Tuesday, September 27, 2005

On Stuff

And now, a personal story.

When I was backpacking through Spain a few years back during my year abroad in Italia, I met a girl in Granada--home of the Alhambra--who was also traveling through that wonderful Spanish country of ham, fried ham, fried piglets, and falafel. Her name is Iris Marble, dunno if she's out there, reading this post from some humid hostel in Costa Rica--but if you are, holla!--but she taught me an important lesson while we were overlooking the Moorish city from the Bumblebee patio.

She had been traveling for almost a year, through New Zealand, Australia, Thailand, Malaysia...When suddenly her overstuffed backpack frame just completely broke apart. She had been carrying mementos, gifts, clothes, clothes, more clothes, STUFF, to be exact...And had to throw so much of it away. And she found it to be quite a cathartic, liberating experience...

Why the hell do we have so much stuff? My room has a bed, a nightstand, some clothes, a broken lamp, a baseball and baseball glove, 2 blue crates, 4 pairs of shoes, and an alarm clock. Oh, and water bottles. (I'm getting a rug because I'm seriously concerned that another few nights at this temp and my testicles are gonna fall right off, seriously diminishing my chances at procreation.)

But STUFF. Do we really need it? Do you really need all the things you own? The shit on your desk, the superchic cell phone you might be reading this from, that book even, expensive highliters? I hope I'm not sounding too pretentious, because then I'd be forced to commit suicide if Rugelach didn't kill me first, b/c obviously I made needless expenditures, but I'm talking more from a humanistic point of view, I think. Our tendency to collect, to gather and to save, thinking that one day this will come in handy, or I really am going to use this when I get home. Maybe I'm just quibbling about a friend of mine, who in his twenties, owns: a hot tub, 2 barbecues, 2 laptops, 3 computer monitors, an aquarium, 2 sofas, a Laz-E-Boy, 2 tables, a washer and dryer, a queen size bed, and not one, but TWO motorcycles, AND a car. Jesus. That's a lot of crap.

My theory? We should all live in our own teepees, go back to the barter system, and hunt wild buffalo. Come on! the sex would be stupendous, we'd become men by starting real fires, fashion would be nil, and Jews could finally look hot in leather. Not like Ross from friends, that freakazoid.

Who wants to be in my teepee? What? No one? Alright fuck you then. More room for me. I'm a big hairy Jew and I need it...


At 11:58 PM, Anonymous Hannah Banana said...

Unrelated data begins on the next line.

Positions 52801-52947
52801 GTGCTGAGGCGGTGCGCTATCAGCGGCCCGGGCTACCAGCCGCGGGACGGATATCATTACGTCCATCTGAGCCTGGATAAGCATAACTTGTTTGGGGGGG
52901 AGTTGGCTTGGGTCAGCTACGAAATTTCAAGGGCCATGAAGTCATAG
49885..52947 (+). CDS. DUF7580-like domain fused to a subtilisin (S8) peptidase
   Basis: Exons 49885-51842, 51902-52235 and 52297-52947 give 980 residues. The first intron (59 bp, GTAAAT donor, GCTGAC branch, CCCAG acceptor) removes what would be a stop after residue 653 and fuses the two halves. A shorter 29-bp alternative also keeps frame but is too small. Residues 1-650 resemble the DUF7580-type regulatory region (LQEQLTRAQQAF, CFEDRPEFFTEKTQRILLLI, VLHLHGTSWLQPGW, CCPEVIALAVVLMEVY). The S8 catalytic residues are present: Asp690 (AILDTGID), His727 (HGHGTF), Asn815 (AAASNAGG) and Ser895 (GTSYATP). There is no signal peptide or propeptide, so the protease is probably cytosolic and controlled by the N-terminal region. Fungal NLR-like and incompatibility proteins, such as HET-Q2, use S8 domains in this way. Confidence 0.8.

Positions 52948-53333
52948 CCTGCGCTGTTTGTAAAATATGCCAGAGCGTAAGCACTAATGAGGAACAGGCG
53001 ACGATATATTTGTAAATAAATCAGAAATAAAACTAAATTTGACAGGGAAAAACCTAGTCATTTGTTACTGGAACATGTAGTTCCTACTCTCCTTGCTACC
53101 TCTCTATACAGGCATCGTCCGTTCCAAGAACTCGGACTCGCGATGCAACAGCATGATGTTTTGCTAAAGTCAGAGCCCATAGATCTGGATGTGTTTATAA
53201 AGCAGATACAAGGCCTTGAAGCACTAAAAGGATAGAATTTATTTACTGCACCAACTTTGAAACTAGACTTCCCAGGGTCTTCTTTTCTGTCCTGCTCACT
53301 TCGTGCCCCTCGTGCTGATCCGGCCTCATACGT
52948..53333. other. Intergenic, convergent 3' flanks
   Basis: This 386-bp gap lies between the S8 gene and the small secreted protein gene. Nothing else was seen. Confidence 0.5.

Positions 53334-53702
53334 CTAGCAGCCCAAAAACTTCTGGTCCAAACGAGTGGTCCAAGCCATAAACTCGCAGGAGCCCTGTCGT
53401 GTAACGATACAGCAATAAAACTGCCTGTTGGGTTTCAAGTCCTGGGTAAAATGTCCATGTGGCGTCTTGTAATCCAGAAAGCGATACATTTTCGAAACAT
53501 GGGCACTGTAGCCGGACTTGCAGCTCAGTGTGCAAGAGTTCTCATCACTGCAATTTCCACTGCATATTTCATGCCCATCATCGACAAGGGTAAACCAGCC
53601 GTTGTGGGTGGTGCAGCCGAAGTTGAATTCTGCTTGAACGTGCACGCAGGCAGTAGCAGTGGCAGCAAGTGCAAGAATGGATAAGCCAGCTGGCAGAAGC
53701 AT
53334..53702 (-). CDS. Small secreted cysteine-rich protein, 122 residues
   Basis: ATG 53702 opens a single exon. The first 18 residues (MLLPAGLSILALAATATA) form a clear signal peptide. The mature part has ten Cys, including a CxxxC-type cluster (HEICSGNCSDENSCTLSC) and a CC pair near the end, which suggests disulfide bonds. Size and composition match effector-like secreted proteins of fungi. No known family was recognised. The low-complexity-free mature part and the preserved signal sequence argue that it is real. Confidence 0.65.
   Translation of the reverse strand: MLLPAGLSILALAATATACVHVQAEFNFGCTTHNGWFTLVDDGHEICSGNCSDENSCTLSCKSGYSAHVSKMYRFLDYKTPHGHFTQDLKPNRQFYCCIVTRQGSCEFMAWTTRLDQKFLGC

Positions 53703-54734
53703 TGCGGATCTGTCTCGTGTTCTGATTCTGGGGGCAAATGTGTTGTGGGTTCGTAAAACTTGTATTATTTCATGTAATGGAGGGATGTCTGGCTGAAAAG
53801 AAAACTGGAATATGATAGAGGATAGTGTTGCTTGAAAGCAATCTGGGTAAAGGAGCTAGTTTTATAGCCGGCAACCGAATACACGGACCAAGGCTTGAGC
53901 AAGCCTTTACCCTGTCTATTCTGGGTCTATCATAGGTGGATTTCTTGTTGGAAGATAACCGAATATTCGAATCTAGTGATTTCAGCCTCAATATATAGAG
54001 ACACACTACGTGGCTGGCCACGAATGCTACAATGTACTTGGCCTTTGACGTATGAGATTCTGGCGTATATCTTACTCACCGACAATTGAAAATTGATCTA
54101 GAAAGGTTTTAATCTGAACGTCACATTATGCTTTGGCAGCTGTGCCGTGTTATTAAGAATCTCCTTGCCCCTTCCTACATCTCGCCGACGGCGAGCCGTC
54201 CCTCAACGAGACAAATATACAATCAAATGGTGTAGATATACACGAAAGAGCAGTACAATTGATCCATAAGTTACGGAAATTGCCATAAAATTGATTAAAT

Did you seriously just do that? make me read your blog and then sign off in the middle of our conversation.....you continue to amaze me Aaron Small...see you at Apples n' Honey

At 5:25 AM, Blogger BrownsvilleGirl said...

If I get rid of everything, I'd have to kill you with just my hands and a rock. Not impossible, but I'd never have the nerves to do something like that. So you can live and I'll keep my stuff. 'Cause quite frankly, I like my things. :) Although, I think looking around, all I'd really need are my books, clothes (my mother referred to my closet as a black hole...and I kinda like that), and fish. That's plural fish; I have three.

"whdnezvt." I wish we could use these words in Scrabble.

At 8:47 AM, Blogger Rabbi Yonah said...

Materialism is a barrier to spiritual growth. Relinquishing materialism is a great thing, if you have other aspirations for example. However, the acetic teepee Dahli Lama Stuff is just not yiddish, you know? You need your menorah, your shofar, your tallis and tefillin, your mezzuzah, your pesadik dishes, you need a kippah, and dont forget the tzitzis.

In other words ,there are material items that we can use in the pursuit of spiritual life.

Plasma TV's are as we all agree, are not high on the list of spiritual items.

how we imbue the things in our life with meaning, how we value things, like books, holy books, the Torah, there is a reason why Jews have such a tradition.

But in the Ketubah all you have to promise her is clothing, shelter, food, and sexual satisfaction.

So on one level we need lots of stuff to make our homes Jewish, and not Goyish. But in essence, our essential needs are the roof over our heads, food, clothing, and loving marriage. The rest is commentary.

At 9:50 AM, Blogger Aaron said...

Reb Yonah.

from now on, you're giving a mussar on every post, agreed? I'll pay you in mitzvot.

But in the Ketubah all you have to promise her is clothing, shelter, food, and sexual satisfaction.

In that order? Or reverse?

At 9:19 PM, Blogger Rabbi Yonah said...

Happy to provide musser or any Rabbinic duties!

Actual text of Kesuba:

I will work, honor, feed, and support you in custom of Jewish men, who work, honor, feed, and support their wives faithfully. I will give you...food, clothing, necessities of life, and conjugal needs...


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